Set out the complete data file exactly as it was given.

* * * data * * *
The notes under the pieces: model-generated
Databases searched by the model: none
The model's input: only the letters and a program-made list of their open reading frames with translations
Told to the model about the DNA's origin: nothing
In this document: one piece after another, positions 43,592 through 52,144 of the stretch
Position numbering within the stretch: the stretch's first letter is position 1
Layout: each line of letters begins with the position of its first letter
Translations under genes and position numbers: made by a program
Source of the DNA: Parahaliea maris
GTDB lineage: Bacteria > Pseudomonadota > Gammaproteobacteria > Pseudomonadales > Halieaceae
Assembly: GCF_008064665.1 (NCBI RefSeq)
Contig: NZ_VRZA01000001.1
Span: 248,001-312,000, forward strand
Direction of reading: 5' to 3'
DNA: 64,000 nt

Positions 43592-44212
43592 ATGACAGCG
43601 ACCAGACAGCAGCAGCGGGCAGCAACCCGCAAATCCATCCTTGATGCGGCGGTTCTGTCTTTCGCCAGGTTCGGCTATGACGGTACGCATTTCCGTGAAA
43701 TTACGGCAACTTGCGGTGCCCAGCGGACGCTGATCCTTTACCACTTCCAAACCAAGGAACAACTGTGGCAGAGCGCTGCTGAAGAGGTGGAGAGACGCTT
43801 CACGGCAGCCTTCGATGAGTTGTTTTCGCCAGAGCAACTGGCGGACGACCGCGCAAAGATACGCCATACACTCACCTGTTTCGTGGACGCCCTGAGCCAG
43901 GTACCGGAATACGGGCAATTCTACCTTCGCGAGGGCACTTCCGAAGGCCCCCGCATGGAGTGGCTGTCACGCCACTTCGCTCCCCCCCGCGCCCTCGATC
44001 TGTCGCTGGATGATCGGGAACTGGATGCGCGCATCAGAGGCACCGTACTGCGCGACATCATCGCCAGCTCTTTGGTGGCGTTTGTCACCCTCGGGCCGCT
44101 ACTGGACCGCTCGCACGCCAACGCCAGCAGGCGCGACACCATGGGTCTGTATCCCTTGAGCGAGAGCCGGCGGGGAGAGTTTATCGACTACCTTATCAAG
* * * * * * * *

The notes under the pieces: model-generated
Databases searched by the model: none
The model's input: only the letters and a program-made list of their open reading frames with translations
Told to the model about the DNA's origin: nothing
In this document: one piece after another, positions 43,592 through 52,144 of the stretch
Position numbering within the stretch: the stretch's first letter is position 1
Layout: each line of letters begins with the position of its first letter
Translations under genes and position numbers: made by a program
Source of the DNA: Parahaliea maris
GTDB lineage: Bacteria > Pseudomonadota > Gammaproteobacteria > Pseudomonadales > Halieaceae
Assembly: GCF_008064665.1 (NCBI RefSeq)
Contig: NZ_VRZA01000001.1
Span: 248,001-312,000, forward strand
Direction of reading: 5' to 3'
DNA: 64,000 nt

Positions 43592-44212
43592 ATGACAGCG
43601 ACCAGACAGCAGCAGCGGGCAGCAACCCGCAAATCCATCCTTGATGCGGCGGTTCTGTCTTTCGCCAGGTTCGGCTATGACGGTACGCATTTCCGTGAAA
43701 TTACGGCAACTTGCGGTGCCCAGCGGACGCTGATCCTTTACCACTTCCAAACCAAGGAACAACTGTGGCAGAGCGCTGCTGAAGAGGTGGAGAGACGCTT
43801 CACGGCAGCCTTCGATGAGTTGTTTTCGCCAGAGCAACTGGCGGACGACCGCGCAAAGATACGCCATACACTCACCTGTTTCGTGGACGCCCTGAGCCAG
43901 GTACCGGAATACGGGCAATTCTACCTTCGCGAGGGCACTTCCGAAGGCCCCCGCATGGAGTGGCTGTCACGCCACTTCGCTCCCCCCCGCGCCCTCGATC
44001 TGTCGCTGGATGATCGGGAACTGGATGCGCGCATCAGAGGCACCGTACTGCGCGACATCATCGCCAGCTCTTTGGTGGCGTTTGTCACCCTCGGGCCGCT
44101 ACTGGACCGCTCGCACGCCAACGCCAGCAGGCGCGACACCATGGGTCTGTATCCCTTGAGCGAGAGCCGGCGGGGAGAGTTTATCGACTACCTTATCAAG